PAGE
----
Wielding a thick black marker, Marlins President David Samson flourished his signature onto a gray steel beam. Moments later, a massive crane hoisted the girder high above the new Marlins stadium and guided it into place as the last link in the new retractable roof.
Voters may not be enthralled by the deal to buy a new ballpark (just ask Carlos Alvarez), but the complex is rising quickly -- and on time and on budget, Samson stressed -- above Little Havana. "This is a milestone moment," Samson said.
Inside the ballpark, the infield is still a muddy mass of rocks and cement mixers, but the structural shape of the stadium is nearly finished.
Already, 10,000 dark blue seats have been installed, and wraparound electronic signs are in place, along with elevators and escalators.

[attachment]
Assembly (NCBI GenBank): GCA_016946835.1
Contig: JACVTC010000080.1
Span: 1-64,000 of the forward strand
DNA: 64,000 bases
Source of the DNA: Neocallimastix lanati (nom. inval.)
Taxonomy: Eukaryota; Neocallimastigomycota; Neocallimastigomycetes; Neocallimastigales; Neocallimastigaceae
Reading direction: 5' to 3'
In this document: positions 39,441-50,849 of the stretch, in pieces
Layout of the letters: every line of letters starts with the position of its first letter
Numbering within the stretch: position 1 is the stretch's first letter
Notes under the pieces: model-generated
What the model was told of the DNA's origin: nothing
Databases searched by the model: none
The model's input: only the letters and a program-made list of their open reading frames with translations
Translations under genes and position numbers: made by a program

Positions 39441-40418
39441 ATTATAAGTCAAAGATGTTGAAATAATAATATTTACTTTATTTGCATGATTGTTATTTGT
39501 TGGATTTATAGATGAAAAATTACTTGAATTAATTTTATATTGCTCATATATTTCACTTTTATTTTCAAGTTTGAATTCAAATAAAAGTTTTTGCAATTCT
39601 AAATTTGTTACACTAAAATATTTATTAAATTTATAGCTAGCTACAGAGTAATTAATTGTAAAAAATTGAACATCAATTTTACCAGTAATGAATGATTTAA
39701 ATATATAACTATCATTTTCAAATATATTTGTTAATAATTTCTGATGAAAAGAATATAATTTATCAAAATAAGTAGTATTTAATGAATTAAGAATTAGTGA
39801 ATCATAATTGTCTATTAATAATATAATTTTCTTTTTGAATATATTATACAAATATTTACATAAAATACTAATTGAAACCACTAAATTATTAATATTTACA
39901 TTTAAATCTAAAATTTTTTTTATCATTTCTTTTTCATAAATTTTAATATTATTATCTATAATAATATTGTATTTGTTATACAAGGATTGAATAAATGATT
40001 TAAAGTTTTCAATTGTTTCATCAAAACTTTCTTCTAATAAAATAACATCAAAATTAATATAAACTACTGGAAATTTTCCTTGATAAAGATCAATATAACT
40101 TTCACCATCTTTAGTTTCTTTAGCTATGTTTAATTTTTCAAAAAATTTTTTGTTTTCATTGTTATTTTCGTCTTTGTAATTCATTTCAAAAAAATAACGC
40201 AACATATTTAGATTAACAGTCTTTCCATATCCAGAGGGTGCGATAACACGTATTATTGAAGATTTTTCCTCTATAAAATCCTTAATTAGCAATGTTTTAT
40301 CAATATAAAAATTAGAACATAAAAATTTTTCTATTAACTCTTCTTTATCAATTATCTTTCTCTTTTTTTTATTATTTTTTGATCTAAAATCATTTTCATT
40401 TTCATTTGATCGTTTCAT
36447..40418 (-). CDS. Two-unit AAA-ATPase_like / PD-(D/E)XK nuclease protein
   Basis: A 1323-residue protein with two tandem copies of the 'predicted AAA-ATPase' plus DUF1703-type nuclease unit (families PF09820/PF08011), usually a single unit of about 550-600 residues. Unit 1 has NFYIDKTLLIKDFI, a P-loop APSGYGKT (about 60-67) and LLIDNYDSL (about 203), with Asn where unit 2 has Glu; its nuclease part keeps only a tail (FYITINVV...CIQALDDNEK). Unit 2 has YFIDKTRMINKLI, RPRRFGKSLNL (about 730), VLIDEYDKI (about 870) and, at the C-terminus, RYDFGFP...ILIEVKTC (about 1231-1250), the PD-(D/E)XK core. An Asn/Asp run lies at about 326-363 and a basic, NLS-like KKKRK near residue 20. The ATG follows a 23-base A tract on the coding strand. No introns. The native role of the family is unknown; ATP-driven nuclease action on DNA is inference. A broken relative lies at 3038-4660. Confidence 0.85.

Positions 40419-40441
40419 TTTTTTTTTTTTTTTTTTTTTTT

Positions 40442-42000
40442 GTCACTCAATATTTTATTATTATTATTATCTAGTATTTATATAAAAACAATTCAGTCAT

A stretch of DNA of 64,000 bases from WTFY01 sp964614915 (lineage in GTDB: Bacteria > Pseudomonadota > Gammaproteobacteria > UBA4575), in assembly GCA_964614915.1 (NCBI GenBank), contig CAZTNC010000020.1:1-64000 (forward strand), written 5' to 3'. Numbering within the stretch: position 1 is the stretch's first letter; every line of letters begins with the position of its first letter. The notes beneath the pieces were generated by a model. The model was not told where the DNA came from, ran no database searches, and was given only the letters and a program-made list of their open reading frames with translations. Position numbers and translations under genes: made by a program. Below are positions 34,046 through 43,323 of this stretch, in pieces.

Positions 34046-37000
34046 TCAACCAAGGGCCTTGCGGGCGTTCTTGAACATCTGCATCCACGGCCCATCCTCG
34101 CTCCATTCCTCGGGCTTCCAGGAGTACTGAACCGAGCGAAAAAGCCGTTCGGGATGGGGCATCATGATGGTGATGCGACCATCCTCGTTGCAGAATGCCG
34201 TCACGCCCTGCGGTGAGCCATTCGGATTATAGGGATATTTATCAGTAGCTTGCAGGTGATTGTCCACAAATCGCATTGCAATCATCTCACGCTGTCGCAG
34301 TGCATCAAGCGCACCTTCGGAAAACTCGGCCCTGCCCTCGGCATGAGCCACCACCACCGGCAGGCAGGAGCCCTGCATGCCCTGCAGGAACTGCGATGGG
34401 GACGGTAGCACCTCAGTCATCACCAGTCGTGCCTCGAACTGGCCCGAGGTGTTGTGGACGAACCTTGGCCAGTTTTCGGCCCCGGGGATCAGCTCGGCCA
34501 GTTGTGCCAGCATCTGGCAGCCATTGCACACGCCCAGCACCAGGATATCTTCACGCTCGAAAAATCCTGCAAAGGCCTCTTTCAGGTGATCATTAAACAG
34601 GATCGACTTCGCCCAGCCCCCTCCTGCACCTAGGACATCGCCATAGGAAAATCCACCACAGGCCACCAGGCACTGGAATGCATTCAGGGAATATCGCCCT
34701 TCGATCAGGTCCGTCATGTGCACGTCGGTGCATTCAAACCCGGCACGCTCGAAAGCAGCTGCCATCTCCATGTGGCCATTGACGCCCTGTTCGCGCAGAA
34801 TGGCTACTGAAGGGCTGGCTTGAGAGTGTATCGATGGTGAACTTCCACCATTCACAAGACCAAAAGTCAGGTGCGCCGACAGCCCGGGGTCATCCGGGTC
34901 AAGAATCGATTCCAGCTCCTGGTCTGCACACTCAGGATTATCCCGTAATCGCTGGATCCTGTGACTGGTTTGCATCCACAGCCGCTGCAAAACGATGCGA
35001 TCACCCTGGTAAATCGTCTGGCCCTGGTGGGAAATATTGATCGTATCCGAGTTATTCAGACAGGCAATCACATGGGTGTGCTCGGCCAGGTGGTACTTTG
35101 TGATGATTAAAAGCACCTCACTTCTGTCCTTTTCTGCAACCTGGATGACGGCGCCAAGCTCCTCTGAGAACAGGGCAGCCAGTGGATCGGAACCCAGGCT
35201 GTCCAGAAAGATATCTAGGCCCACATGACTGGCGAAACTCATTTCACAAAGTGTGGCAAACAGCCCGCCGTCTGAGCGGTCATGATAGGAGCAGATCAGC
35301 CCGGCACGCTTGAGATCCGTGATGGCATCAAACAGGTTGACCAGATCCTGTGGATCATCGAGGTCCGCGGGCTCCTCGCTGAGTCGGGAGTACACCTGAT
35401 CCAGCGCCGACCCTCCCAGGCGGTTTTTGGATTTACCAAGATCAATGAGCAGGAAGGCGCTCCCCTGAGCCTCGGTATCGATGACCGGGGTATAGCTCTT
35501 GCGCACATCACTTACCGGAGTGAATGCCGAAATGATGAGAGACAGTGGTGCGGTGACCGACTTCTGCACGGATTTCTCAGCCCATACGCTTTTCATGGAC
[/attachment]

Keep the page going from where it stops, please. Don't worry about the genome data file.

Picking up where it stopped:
Huge black boards mark the spots where scoreboards will hang.
And the retractable roof should be ready to test by October or November, says Claude Delorme, the team's executive vice president of ballpark development.
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"Those structures you see up there will part to either side to reveal a huge, 240-foot view of downtown Miami," he says. "At night, it's really something spectacular to see."
Here's a quick video we shot of the stadium as it looks today: